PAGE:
How to get a job in IT support in London

It is no secret that it is harder than ever to get employed. With there being, on average, 300 applicants for every role in our company it is apparent that competition for employment in the IT support industry is fierce. With this in mind I decided to find out from Lucidica’s current employees and employers what advice they would give to someone seeking a career in IT support.
First and foremost you need to decide whether IT support is right for you. If you have a passion for technology there is a high chance that it’s the job for you. However you should get experience in the industry to ensure it is what you want to do before entering training programmes and expensive qualifications.

In order to get into IT support you need to have the correct qualifications. For system engineering you really need to be a Microsoft Certified Professional (MCP) or Microsoft Technology Associate (MTA). If you don’t want to work with Microsoft then you need an equivalent qualification. These qualifications are vital as they prove what skills you have,  also many companies are aiming to become Microsoft ‘Gold Partners’ and to do so they need a certain amount of people with the correct qualifications. You can obtain these qualifications by booking the exams online and learning the content yourself, or you can take the exams whilst doing an apprenticeship. If you are seeking a career in IT support these qualifications are essential!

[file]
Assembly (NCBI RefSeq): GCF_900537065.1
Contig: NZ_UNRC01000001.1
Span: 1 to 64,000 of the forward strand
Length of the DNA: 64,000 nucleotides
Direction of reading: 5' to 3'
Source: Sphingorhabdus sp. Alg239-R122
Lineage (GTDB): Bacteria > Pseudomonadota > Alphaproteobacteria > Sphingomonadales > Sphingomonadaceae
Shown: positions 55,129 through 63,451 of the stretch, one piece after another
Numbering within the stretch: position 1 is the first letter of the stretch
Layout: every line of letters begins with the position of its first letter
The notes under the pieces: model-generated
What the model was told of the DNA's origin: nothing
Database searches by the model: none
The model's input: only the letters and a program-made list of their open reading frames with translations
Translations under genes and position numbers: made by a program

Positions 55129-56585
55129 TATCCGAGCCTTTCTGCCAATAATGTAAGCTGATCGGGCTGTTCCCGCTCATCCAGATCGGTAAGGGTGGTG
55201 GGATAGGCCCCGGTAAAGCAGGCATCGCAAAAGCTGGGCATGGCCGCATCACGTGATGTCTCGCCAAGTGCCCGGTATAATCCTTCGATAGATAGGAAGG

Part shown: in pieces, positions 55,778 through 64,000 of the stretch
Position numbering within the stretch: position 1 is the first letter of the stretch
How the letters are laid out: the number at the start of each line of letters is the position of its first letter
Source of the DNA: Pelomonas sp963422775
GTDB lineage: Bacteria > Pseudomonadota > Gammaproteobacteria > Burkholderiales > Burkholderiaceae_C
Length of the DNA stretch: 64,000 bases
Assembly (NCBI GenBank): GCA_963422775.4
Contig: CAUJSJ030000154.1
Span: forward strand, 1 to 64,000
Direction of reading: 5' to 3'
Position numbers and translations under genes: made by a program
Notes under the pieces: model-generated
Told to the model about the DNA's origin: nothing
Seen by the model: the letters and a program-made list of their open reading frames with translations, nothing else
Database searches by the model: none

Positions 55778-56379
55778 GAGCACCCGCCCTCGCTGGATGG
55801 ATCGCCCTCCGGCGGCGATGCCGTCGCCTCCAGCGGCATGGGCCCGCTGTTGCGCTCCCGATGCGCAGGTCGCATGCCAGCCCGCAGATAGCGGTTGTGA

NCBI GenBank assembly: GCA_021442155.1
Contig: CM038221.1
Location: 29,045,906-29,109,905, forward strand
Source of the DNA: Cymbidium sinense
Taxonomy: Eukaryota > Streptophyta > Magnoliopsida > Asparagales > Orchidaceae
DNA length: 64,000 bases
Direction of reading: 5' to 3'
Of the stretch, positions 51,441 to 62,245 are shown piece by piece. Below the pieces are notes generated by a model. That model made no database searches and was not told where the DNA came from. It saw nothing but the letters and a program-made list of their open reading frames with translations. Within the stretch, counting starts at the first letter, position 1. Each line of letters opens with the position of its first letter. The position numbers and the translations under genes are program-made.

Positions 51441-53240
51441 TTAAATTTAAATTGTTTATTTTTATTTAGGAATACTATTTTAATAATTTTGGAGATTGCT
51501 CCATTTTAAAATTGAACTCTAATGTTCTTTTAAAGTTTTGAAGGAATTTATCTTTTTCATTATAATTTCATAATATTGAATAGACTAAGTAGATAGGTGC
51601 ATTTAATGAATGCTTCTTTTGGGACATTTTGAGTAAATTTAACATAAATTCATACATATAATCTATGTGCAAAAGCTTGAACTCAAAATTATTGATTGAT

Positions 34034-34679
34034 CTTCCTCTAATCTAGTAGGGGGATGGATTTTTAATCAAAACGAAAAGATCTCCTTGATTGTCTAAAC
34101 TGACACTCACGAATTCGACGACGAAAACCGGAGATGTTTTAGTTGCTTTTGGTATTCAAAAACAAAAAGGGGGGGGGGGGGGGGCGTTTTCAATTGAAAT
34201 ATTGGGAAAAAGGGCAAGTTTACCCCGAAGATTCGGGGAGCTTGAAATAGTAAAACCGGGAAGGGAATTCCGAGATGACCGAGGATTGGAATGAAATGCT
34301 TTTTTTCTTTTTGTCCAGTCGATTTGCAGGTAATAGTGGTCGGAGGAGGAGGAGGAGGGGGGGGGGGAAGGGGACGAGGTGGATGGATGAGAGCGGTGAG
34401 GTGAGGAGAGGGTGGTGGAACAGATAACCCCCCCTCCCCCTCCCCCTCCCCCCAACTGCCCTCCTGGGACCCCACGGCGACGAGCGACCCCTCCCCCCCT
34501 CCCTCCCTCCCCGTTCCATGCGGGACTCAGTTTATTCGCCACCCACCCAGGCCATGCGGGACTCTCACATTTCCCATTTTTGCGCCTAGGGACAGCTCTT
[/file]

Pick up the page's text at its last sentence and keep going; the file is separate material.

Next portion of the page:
Alongside obtaining a MCP/MTA the best route into IT support is through government apprenticeships (during which you take exams to obtain your qualifications). Many of our engineers completed these at Lucidica before being offered a job, and our Chief Technology Officer, who is responsible for recruiting, said that companies largely prefer to take on someone they have trained as they know the technologies the apprentice has developed and they can see whether they fit with the company’s culture. Furthermore, he said that apprenticeships were far better than completing a degree in IT as Universities can’t keep up with changing technologies and it is likely the information you learnt it not up to date. So you can save university fees, save two years and earn some money whilst completing an apprenticeship with a high chance of getting offered a job at the end.

Our CTO who manages the recruitment of IT support staff offered some further advice.  He recommended that in order to maximise your chances of getting a job in IT support you should decide which area you want to focus on (hardware or software) and have one specialism in technology which you base your CV around, for instance Blackberry or Server 2008. Above all it is vital to have a real passion for technology which is obvious in your application and CV. A good way to show your passion is to set up server at home and learn it.

 

Lucidica is the IT department for small businesses in London.